Corporate Laws Newsletter: NCLT clarifies that the IBC Notification for enhanced minimum threshold of INR 1 Crore will not apply for defaults before the pandemic outbreak-December-2020

A notification amending the minimum threshold of default under the Insolvency and Bankruptcy Code, 2016 (“IBC”) for initiation of insolvency proceedings under IBC to INR 1 Crore was issued in the month of March 2020. The National Company Law Tribunal (NCLT), Kochi Bench while dealing with an application filed by a corporate debtor seeking declaration of insolvency as not maintainable owing to the March 2020 notification, in the case of M/s Tharakan Web Innovations Private Limited vs. Cyriac Njavally1 , has clarified that the March 2020 notification was issued as a relief measure to protect the corporate debtors from the adverse impact caused on the business due to the Covid-19 outbreak. The NCLT while dismissing the application filed by corporate debtor challenging the maintainability of the application filed by the creditor, has further stated that the March 2020 notification is prospective in nature and hence, the said notification cannot be referred to by corporate debtors for seeking protection from initiation of insolvency proceedings especially when the default has taken place before the Covid-19 pandemic outbreak. Application seeking relief was filed by corporate debtor citing reason that the operational creditor had filed application for initiation of insolvency proceedings in September 2020 when the default was less than INR 1 Crore. However, the operational creditor clarified that the default had occurred before March 24, 2020 i.e. before the notification amending the threshold for default was issued. Similar clarification has been provided by the National Company Law Appellate Tribunal in the case of Madhusudhan Tantia vs. Amit Choraria2 , upholding the decision of NCLT Kolkata Bench.

Amendments to the Companies (Prospectus and Allotment of Securities) Rules, 2014

Rule 14(1) of the Companies (Prospectus and Allotment of Securities) Rules, 2014 has been amended by the Ministry of Corporate Affairs. A new proviso has been added to Rule 14(1) which states that in case of offer or invitation of any securities to qualified institutional buyers, it shall be sufficient if the company passes a previous special resolution only once a year for all the allotments to be made to any buyers during the year.

Covid-19 outbreak, research for vaccine and its impact on the Corporate Social Responsibility norms in India

Covid-19 pandemic outbreak has caused serious impact on the economy in India as well as other parts of the world. As the development of suitable vaccine continues, the Ministry of Corporate Affairs (MCA) has come up with certain new amendments in the corporate social responsibility norms of our country encompassing the current situation of covid-19.

Amendments in a snapshot:

Schedule VII of the Companies Act, 2013:

In the light of the ongoing situation, the activities under item (ix) of Schedule VII has been bifurcated and expanded to include within its purview:

(a) Contribution to incubators or research and development (R&D) in various fields of science, technology, medicine etc. and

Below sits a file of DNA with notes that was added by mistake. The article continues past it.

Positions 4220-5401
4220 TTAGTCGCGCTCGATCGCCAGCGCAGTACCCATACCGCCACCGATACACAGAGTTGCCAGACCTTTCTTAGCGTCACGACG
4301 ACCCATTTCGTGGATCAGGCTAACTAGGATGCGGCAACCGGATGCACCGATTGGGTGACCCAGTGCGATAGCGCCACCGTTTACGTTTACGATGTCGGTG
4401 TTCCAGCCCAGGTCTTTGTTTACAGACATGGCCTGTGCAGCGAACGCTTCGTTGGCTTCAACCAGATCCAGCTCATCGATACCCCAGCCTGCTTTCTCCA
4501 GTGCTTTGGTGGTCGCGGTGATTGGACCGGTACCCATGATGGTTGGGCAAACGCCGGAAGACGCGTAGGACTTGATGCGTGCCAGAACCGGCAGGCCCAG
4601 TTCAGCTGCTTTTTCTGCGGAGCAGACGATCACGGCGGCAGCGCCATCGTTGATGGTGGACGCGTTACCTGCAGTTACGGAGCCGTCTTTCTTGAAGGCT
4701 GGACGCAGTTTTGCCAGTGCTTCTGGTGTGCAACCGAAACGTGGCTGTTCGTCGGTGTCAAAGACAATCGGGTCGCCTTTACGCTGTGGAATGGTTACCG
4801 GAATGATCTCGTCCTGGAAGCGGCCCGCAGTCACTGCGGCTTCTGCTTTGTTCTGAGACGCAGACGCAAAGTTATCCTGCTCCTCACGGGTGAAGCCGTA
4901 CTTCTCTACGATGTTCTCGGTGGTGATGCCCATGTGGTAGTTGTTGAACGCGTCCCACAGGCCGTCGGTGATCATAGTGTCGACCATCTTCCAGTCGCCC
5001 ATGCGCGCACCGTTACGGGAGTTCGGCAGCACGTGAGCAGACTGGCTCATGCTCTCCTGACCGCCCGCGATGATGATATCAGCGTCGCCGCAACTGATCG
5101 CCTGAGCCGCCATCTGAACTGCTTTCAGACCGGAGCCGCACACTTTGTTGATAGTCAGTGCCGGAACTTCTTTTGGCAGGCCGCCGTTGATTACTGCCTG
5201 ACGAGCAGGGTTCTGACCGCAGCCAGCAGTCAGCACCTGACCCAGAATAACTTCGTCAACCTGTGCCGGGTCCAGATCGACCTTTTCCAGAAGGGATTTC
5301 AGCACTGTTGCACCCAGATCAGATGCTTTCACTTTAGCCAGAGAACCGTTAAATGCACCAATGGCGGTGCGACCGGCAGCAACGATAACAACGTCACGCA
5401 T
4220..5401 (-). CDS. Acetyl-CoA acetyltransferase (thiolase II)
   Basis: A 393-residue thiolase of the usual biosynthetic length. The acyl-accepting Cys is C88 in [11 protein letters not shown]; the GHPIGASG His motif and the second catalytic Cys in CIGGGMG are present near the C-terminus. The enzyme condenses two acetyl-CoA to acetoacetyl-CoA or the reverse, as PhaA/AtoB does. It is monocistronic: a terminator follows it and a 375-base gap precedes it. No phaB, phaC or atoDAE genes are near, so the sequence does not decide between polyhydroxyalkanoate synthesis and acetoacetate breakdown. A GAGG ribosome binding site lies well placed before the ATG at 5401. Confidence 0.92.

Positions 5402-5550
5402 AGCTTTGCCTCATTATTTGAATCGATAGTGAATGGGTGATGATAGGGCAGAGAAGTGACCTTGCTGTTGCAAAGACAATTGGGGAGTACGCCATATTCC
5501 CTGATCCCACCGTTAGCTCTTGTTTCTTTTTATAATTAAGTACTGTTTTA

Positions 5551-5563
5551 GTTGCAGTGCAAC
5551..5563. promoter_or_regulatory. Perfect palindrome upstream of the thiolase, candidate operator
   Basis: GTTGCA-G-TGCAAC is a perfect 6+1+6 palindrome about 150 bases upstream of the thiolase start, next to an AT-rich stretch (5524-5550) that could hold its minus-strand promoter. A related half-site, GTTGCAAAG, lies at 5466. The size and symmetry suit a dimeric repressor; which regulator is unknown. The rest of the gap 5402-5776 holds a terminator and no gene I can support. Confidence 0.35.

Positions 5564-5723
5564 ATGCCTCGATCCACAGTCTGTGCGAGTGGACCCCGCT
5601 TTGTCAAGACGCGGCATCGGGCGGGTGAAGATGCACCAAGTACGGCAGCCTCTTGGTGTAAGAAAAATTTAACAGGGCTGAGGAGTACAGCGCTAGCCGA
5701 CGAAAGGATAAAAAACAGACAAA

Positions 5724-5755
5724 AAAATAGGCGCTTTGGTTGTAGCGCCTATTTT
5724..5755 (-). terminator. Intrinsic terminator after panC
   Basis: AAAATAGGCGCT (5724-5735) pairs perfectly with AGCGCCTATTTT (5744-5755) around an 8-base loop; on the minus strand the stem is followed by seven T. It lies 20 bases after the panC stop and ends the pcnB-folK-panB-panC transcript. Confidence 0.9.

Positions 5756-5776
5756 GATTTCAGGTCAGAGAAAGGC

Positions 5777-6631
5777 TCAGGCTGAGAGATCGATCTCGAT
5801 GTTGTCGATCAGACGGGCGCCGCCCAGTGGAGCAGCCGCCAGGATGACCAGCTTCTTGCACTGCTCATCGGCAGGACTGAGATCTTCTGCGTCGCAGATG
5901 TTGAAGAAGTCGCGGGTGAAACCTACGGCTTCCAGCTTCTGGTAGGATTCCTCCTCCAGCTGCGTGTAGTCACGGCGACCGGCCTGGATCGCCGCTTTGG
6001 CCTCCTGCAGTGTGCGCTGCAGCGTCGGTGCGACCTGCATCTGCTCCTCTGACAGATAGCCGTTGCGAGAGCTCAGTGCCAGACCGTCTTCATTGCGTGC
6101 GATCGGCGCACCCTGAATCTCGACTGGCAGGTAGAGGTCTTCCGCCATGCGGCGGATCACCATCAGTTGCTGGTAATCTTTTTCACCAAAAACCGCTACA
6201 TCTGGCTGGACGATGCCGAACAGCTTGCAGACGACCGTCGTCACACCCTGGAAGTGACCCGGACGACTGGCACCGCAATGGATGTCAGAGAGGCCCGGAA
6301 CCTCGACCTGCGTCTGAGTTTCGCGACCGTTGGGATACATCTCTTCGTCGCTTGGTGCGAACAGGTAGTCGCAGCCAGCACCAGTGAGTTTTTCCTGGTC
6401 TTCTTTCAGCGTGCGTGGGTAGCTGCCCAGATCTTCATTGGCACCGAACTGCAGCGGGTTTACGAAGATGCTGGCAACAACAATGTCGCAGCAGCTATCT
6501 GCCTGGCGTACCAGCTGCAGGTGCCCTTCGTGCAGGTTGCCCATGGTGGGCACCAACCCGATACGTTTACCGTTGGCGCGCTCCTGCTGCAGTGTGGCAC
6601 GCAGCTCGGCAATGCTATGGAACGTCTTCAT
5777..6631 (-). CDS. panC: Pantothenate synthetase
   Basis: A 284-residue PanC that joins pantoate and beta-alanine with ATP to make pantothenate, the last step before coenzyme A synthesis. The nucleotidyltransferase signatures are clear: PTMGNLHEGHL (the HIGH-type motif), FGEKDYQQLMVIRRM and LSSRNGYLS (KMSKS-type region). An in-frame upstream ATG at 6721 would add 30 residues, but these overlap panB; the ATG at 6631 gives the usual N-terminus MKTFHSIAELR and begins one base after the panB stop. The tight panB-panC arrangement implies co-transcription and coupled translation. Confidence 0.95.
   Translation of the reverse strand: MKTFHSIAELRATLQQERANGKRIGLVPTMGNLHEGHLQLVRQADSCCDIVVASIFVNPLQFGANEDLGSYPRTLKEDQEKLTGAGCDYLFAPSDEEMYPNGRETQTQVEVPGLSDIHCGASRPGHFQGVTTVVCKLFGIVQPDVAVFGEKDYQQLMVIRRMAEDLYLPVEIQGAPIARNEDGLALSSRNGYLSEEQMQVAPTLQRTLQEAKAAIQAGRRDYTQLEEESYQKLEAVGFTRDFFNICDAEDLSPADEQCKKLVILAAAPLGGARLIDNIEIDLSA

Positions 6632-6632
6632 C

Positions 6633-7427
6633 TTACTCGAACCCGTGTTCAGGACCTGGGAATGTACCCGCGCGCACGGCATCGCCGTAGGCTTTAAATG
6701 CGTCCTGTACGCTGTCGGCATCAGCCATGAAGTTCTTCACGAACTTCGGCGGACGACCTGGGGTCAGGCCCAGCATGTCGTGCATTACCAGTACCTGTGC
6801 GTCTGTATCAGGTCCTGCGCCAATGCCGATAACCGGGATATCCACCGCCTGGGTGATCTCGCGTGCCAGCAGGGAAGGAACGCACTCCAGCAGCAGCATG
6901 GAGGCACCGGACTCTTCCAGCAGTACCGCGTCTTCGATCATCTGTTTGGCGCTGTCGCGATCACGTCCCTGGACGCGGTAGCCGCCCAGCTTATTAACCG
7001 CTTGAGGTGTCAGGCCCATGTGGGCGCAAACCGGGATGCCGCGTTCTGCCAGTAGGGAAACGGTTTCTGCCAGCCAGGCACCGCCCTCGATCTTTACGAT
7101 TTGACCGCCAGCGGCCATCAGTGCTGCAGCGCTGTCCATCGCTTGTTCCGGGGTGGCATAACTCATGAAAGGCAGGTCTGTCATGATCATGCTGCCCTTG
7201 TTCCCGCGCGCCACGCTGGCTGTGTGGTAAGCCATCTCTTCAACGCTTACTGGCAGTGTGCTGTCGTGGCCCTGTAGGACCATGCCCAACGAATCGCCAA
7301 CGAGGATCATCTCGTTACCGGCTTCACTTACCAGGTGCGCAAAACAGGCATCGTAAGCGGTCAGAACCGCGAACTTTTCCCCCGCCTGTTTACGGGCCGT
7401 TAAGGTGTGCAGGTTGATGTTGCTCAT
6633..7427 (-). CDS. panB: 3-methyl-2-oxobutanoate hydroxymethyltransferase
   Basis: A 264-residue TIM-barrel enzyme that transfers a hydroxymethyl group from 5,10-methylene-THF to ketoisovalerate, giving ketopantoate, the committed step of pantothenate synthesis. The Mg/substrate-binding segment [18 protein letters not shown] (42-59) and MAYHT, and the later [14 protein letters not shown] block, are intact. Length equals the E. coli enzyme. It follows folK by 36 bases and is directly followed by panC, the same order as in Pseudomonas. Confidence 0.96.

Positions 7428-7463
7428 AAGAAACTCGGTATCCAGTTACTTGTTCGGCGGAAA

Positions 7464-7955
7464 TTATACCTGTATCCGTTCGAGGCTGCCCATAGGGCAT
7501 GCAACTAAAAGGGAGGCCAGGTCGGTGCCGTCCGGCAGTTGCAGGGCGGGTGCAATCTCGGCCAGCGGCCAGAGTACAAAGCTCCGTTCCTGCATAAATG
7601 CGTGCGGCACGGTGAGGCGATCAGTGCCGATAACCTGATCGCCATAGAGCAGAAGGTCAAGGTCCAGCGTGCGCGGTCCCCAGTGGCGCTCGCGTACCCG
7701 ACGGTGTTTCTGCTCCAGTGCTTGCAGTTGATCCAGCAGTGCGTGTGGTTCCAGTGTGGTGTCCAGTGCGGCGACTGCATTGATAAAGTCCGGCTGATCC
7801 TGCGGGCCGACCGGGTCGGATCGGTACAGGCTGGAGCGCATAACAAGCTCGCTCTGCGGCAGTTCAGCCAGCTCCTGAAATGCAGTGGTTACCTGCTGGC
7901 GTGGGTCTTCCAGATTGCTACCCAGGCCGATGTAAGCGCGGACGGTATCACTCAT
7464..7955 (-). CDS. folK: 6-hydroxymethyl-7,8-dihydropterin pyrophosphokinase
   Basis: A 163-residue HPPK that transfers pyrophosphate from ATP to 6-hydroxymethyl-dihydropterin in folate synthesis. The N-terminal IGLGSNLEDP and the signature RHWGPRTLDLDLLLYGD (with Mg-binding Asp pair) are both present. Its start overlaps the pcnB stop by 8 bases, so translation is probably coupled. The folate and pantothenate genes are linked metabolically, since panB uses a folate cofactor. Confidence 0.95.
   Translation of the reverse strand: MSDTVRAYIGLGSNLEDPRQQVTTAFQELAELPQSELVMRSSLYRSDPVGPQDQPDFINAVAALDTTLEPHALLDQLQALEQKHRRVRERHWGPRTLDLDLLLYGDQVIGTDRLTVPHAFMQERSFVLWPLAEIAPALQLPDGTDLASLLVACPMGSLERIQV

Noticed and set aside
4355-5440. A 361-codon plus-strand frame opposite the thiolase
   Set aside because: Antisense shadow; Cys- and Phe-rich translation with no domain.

(b) Contributions made to public funded universities, IITs, National Laboratories and autonomous bodies established under the Department of Atomic Energy, Indian Council of Medical Research, Council of Scientific and Industrial Research engaged in conducting research in science, technology, engineering and medicine to name amongst the many other institutions.

Thus, companies can now employ their allocated CSR expenditure by contributing to such institutions which are engaged in the research and development in the fields of science, technology, engineering, and medicine. Further, the companies can also spend their CSR funds for covid-19 related activities under the item (i) related to promoting healthcare including preventive healthcare and sanitation and item (xii) relating to disaster management, including relief, rehabilitation and reconstruction activities of the Schedule VII.

The Companies (Corporate Social Responsibility Policy) Rules, 2014:

The definition of the term ‘CSR Policy’ has been amended to include a proviso clause which provides an allowance to the companies involved in research and development (R&D) activity of making vaccines, drugs, medical devices in their normal course of business, to undertake the same for covid-19. The cost incurred for such activities shall be considered as CSR expenditure for the financial years 2020 to 2023 subject to satisfying the conditions as mentioned hereinbelow:

(a) Such R&D activities shall be carried out in collaboration with any of the institutes or organizations mentioned in item (ix) of Schedule VII;

(b) The details relating to such activities shall be disclosed separately in the Annual Report on CSR included in the Board’s Report.

This is a welcome change as it has a two-fold impact with the society benefiting at large and the pharmaceutical companies engaged in research of covid-19 related activities having already spent large sums of amounts for such R&D can claim it as CSR expenditure for the 3 financial years, subject to satisfying the conditions mentioned above.

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